In the following centuries, border disputes led to intermittent wars and fighting, until much of Morocco was colonized by Spain and France in the 19th and 20th centuries.

While Morocco gained independence in 1956, Spain held onto Ceuta and Melilla.

It’s a dispute that still runs deep, and in 2023, Spain’s Prime Minister Pedro Sánchez complained to Moroccan authorities when Moroccan maps included both Ceuta and Melilla within the country’s borders. The year before, Spanish media reported Sanchez as stating that “Ceuta and Melilla are Spain, full stop” after Morocco had complained to the United Nations that “Melilla is a prison occupied by Spain.”

The tit for tat is endless, but all too often the dialogue comes to a head on the ground in Ceuta.

Cultural mix

Ceuta's beaches make it a popular vacation spot. - Mulero/Alamy Stock PhotoCeuta's beaches make it a popular vacation spot. - Mulero/Alamy Stock Photo

Ceuta’s beaches make it a popular vacation spot. – Mulero/Alamy Stock Photo

While the city no longer marks the edge of the known world, as it did for the Romans, as an EU outpost in Africa, Ceuta has come to be seen as a gateway to Europe for many migrants in search of a better life. As a consequence, the territory’s land border with Morocco is surrounded by watchtowers and barbed wire, which can be seen from the beach if you hop on a bus from the city to the town of Benzú.

Morocco often uses Ceuta as a political bargaining tool, threatening to open its side of the border and allowing large numbers of African migrants to attempt entry into the EU. Morocco steadfastly holds onto the claim over Ceuta, but for Spanish people living in the exclave, it is an integral part of Spain.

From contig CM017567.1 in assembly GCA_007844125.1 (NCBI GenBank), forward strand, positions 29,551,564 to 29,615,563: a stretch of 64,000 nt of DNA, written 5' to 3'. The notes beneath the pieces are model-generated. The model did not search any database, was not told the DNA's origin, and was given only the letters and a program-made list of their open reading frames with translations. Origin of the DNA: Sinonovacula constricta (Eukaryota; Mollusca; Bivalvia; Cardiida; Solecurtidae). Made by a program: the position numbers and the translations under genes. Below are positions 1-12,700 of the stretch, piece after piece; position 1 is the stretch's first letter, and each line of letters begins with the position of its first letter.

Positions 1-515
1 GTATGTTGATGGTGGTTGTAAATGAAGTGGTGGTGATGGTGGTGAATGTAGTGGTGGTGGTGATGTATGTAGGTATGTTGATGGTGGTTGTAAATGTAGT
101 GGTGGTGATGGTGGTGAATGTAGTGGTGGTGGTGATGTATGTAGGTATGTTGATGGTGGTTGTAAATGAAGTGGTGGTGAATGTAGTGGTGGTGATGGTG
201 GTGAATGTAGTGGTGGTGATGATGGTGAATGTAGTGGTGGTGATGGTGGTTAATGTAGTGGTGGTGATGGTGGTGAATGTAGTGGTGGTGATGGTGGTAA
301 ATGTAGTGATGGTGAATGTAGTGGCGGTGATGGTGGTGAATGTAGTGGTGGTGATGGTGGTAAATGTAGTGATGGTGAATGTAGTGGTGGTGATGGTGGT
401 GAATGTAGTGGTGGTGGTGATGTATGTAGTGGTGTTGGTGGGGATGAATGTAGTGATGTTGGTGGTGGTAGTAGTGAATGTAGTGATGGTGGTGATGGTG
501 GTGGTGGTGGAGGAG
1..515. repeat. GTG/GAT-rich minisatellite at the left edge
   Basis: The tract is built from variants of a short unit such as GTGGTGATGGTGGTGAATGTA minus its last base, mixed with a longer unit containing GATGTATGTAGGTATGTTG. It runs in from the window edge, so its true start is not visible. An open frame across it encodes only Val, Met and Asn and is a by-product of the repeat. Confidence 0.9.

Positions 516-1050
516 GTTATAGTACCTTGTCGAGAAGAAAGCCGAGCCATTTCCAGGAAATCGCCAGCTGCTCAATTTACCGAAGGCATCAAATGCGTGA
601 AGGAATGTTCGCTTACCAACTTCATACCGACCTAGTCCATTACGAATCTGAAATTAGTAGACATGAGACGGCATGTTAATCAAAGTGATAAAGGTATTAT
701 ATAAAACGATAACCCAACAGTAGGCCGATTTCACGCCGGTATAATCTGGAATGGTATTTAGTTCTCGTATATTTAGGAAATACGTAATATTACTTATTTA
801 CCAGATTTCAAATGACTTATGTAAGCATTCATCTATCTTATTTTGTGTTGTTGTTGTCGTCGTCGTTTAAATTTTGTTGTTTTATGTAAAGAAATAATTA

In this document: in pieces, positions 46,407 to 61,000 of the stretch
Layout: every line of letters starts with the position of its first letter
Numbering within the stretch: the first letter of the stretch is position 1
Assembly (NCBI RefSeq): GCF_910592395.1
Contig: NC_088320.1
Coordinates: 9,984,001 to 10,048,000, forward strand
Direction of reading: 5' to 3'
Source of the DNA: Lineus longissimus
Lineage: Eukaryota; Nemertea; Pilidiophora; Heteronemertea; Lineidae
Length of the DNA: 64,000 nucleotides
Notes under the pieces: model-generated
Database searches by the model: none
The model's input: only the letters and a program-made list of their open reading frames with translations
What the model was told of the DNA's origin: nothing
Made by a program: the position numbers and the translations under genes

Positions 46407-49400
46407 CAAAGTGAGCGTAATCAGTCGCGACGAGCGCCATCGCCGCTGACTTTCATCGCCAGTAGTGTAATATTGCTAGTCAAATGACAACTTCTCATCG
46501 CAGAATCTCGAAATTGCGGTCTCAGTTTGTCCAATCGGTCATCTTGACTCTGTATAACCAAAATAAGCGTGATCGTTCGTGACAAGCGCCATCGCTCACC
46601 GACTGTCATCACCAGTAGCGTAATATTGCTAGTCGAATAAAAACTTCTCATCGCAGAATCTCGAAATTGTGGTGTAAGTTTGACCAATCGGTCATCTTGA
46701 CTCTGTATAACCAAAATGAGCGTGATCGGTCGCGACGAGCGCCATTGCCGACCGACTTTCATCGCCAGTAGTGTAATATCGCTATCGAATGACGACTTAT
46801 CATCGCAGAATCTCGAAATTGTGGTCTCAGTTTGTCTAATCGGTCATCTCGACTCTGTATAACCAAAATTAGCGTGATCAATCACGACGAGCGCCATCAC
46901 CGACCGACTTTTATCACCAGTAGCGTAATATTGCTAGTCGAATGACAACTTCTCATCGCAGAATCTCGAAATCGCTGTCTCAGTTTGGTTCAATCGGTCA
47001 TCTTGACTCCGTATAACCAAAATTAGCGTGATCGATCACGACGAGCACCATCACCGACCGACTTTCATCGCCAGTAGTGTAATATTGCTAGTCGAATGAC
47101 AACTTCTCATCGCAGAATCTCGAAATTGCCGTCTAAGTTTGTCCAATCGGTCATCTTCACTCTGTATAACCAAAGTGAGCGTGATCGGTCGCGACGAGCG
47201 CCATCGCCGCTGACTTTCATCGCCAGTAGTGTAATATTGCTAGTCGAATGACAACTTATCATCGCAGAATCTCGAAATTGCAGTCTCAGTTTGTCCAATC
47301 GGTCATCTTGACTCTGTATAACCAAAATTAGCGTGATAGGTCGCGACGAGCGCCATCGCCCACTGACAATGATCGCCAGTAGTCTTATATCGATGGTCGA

“Morocco always wants Ceuta,” said Bernal, before citing one of Spain’s long-held arguments for Spanish sovereignty. “But it was never Moroccan, Morocco never existed until the 19th century so how can they reclaim what was never theirs.”

Despite being part of modern Spain, Ceuta’s curious identity reflects its North African location. On Playa de la Ribera, where Spanish holidaymakers soak up the sun, the Muslim call to prayer can be heard and minarets seen on the skyline.

Every day, thousands of Moroccans cross the border to work in Ceuta, and Arabic and Spanish are both spoken on the streets. Churches sit alongside mosques, as well as Sephardic synagogues and even Hindu temples. From 2022, Ceuta declared that Muslim holidays like Eid al Fitr would be public holidays, on par with Christian celebrations in the exclave.

Geographically, Ceuta is in North Africa, politically it’s Spanish, but culturally, elements of both continents and worlds – Muslim and Christian – coexist side by side.